We return to They Want My Soul with “Inside Out”, apparently one of Daniel’s favorite songs based on how many times they played it on TV appearances back in 2014-15 and the way they tend to stretch it out live. With its multiple keyboard and synth parts, it’s essentially unique among Spoon songs, but its overreliance on fluttery synth harp runs and a not-great drum and piano groove put it among my personal least favorites. From there the comp takes a hard turn back into minimalism with Kill the Moonlight‘s excellent “The Way We Get By”, which uses just simple piano chords, tambourine, and vocals for half of the song before the bass and drums come in. Daniel never even bothers to pick up the guitar here, and it’s not missed at all.
From there it’s time for the horn-laden “The Underdog”, maybe the band’s catchiest song. It’s a testament to Daniel’s songwriting that despite an excellent acoustic guitar performance, creative percussion (tambourine, handclaps, drums, and yes, even actual spoons), and those horns, the focus remains firmly on the vocals whenever he’s singing. Then it’s “Hot Thoughts”, with a funky drumbeat, gnarly guitar tone, synth backing, and a surprisingly effective glockenspiel line. It’s not a sexy song, per se, but it does effectively capture the maddening tension of being newly infatuated with someone.
“I Summon You” is the band’s second pick from Gimme Fiction, which would not have been my second choice (“Beast and Dragon”, “Monsieur Valentine”, or even “Sister Jack”), but it’s a good song, and the simple arrangement of acoustic guitar, drums, and vocals is a nice change from the previous two songs. That leads nicely into the heavy beat and thunderous guitars (at least in Spoon terms) of “Rent I Pay”, easily my favorite of the They Want My Soul songs on this collection. From here we hit “You Got Yr. Cherry Bomb”, with its classic Motown beat and horn arrangement and a rival to “The Underdog” for catchiest Spoon song. The rocker “Got Nuffin'”, from 2010’s maligned-because-it-was-only-pretty-good Transference, is both the big single from that album and the best choice for inclusion here. “Everything Hits at Once” wraps up the previously released portion of the compilation and it’s…just fine. It’s a song that doesn’t move me one way or the other.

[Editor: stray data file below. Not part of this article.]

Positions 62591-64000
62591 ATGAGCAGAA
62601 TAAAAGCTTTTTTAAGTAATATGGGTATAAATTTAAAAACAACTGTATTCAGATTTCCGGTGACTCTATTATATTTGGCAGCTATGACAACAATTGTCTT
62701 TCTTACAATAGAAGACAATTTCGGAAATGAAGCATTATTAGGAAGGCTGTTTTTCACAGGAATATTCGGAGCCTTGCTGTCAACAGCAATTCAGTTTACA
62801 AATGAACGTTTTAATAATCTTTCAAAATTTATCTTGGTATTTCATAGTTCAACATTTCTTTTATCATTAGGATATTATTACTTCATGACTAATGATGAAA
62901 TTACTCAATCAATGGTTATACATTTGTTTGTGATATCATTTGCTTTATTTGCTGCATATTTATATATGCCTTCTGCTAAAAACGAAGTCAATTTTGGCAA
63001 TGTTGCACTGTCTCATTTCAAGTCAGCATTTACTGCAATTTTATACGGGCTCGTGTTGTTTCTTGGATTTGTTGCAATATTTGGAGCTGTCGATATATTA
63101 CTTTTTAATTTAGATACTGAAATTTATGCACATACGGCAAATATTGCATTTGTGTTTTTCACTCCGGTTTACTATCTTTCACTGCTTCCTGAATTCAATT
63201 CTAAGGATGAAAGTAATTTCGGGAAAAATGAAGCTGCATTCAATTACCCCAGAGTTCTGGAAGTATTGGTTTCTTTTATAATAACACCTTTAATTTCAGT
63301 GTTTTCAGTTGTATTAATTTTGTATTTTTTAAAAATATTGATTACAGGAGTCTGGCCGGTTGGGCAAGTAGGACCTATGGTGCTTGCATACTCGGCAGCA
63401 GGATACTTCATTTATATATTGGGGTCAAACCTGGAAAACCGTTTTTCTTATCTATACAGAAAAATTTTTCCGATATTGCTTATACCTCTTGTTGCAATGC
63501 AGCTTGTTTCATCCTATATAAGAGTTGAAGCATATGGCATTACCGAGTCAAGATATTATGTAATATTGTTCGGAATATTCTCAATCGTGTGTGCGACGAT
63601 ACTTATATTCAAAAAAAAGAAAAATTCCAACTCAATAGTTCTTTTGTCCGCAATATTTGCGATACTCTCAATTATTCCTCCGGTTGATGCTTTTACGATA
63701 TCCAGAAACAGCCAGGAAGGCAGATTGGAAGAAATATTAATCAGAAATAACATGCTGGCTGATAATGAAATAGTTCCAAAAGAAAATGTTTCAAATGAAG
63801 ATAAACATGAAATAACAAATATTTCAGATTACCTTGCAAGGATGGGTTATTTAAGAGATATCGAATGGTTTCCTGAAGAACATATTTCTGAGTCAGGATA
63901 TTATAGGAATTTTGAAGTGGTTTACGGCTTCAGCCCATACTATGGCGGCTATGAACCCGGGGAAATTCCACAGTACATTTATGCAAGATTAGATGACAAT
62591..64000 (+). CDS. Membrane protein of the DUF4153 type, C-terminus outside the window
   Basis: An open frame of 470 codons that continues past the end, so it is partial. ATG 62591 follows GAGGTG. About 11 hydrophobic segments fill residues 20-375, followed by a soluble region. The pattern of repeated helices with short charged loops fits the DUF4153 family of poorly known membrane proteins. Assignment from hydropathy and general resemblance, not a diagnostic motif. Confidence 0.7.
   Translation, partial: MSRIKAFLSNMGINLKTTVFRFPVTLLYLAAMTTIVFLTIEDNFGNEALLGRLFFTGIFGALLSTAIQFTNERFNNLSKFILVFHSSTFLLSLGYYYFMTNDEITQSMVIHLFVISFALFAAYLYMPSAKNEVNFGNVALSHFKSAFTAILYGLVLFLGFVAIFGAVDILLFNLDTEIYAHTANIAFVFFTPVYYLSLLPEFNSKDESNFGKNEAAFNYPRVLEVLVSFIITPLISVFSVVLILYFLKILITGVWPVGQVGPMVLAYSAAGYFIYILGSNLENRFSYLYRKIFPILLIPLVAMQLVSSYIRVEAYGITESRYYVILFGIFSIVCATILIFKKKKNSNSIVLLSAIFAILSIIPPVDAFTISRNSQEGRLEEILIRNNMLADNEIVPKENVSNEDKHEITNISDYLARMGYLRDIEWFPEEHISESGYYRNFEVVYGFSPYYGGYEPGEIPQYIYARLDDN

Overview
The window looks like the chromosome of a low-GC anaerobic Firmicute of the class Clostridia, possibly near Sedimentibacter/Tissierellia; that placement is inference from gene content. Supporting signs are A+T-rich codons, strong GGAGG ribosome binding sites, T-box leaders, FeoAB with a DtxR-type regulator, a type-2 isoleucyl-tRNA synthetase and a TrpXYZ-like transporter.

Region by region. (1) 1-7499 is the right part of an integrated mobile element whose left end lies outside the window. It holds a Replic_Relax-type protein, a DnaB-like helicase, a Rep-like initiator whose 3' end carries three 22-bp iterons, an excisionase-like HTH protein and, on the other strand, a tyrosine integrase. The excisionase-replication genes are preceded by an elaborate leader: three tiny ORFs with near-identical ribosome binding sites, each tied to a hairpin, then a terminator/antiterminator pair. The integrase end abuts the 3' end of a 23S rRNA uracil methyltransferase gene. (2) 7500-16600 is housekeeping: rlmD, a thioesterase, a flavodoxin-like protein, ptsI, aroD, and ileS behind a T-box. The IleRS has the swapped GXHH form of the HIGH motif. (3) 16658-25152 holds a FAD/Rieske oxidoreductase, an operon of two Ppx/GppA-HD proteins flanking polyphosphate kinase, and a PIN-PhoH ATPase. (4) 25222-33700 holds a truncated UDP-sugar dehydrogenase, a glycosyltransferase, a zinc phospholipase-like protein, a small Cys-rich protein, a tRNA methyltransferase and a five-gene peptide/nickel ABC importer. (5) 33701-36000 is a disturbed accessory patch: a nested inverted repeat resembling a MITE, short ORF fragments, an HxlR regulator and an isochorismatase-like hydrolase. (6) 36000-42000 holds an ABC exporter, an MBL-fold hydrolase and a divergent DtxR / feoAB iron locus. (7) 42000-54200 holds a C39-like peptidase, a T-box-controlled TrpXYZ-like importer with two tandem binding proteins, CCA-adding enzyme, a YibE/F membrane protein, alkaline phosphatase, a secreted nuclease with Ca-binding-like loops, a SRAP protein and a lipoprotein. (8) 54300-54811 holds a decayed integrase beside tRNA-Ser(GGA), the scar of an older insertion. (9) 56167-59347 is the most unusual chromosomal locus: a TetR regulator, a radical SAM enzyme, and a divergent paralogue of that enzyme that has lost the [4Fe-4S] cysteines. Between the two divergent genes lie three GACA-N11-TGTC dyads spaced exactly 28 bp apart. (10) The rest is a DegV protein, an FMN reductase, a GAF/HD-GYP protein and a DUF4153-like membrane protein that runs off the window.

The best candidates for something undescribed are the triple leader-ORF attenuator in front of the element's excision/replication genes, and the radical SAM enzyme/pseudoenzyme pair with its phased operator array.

The new song, “No Bullets Spent” opens with Daniel’s voice heavily vocoded, which is different. But after the introduction, the song swings into something more typical for Spoon. It’s slightly faster than mid-tempo, with a bit of a funk lope to the beat and a simple but solid guitar riff. The most distinctive part of the song is the guitar solo that comes after the first chorus. It’s got a bluesy sheen of distortion to the tone and Daniel plays in the upper register. Just the fact that it’s a genuine guitar solo makes it worth mentioning as far as Spoon is concerned. It’s hard to imagine “No Bullets Spent” being anyone’s favorite track on this album considering some of the heavyweight songs here, but it also doesn’t feel out of place. It’s a good, solid song, and having the compilation’s middling title track as a set up definitely helps.
Established fans of Spoon aren’t going to get too much fresh out of Everything Hits at Once, but if the tracklisting looks appealing, then it’s worth a listen. “No Bullets Spent” is worth a spin on its own. As for new listeners, this is a very good overview of the band. There will probably be a few songs you recognize even if you don’t know the title offhand because Spoon tracks have floated around television shows and movies quite a bit over the years. One thing puzzled me about this album’s release date, though. The press release specifically says this compilation is timed to the big summer tour. But 16 August is two-thirds of the way through, and if Matador and the band had pushed the release date up a month, to 12 July, Everything Hits at Once would’ve been available for the entire tour.